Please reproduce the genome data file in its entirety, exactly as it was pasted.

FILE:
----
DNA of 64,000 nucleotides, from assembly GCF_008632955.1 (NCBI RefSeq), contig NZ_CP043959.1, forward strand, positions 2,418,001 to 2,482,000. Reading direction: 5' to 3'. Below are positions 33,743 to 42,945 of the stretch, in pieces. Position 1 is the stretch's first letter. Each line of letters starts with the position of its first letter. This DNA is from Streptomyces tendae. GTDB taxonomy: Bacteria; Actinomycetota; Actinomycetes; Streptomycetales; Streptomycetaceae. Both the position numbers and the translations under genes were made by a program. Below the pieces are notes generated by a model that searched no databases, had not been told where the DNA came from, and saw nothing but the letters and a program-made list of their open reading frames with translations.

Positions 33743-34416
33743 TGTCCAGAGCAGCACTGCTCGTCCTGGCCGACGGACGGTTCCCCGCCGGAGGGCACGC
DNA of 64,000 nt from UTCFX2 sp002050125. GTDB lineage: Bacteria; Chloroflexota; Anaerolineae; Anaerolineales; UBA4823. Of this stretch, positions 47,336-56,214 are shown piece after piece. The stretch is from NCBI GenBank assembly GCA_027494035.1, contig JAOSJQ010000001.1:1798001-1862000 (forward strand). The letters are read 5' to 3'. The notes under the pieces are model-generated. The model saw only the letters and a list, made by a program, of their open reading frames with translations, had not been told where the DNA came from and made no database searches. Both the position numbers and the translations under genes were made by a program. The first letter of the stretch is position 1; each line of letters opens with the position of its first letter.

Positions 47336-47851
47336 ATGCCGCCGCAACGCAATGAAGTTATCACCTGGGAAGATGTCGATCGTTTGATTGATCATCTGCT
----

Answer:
DNA of 64,000 nucleotides, from assembly GCF_008632955.1 (NCBI RefSeq), contig NZ_CP043959.1, forward strand, positions 2,418,001 to 2,482,000. Reading direction: 5' to 3'. Below are positions 33,743 to 42,945 of the stretch, in pieces. Position 1 is the stretch's first letter. Each line of letters starts with the position of its first letter. This DNA is from Streptomyces tendae. GTDB taxonomy: Bacteria; Actinomycetota; Actinomycetes; Streptomycetales; Streptomycetaceae. Both the position numbers and the translations under genes were made by a program. Below the pieces are notes generated by a model that searched no databases, had not been told where the DNA came from, and saw nothing but the letters and a program-made list of their open reading frames with translations.

Positions 33743-34416
33743 TGTCCAGAGCAGCACTGCTCGTCCTGGCCGACGGACGGTTCCCCGCCGGAGGGCACGC
DNA of 64,000 nt from UTCFX2 sp002050125. GTDB lineage: Bacteria; Chloroflexota; Anaerolineae; Anaerolineales; UBA4823. Of this stretch, positions 47,336-56,214 are shown piece after piece. The stretch is from NCBI GenBank assembly GCA_027494035.1, contig JAOSJQ010000001.1:1798001-1862000 (forward strand). The letters are read 5' to 3'. The notes under the pieces are model-generated. The model saw only the letters and a list, made by a program, of their open reading frames with translations, had not been told where the DNA came from and made no database searches. Both the position numbers and the translations under genes were made by a program. The first letter of the stretch is position 1; each line of letters opens with the position of its first letter.

Positions 47336-47851
47336 ATGCCGCCGCAACGCAATGAAGTTATCACCTGGGAAGATGTCGATCGTTTGATTGATCATCTGCT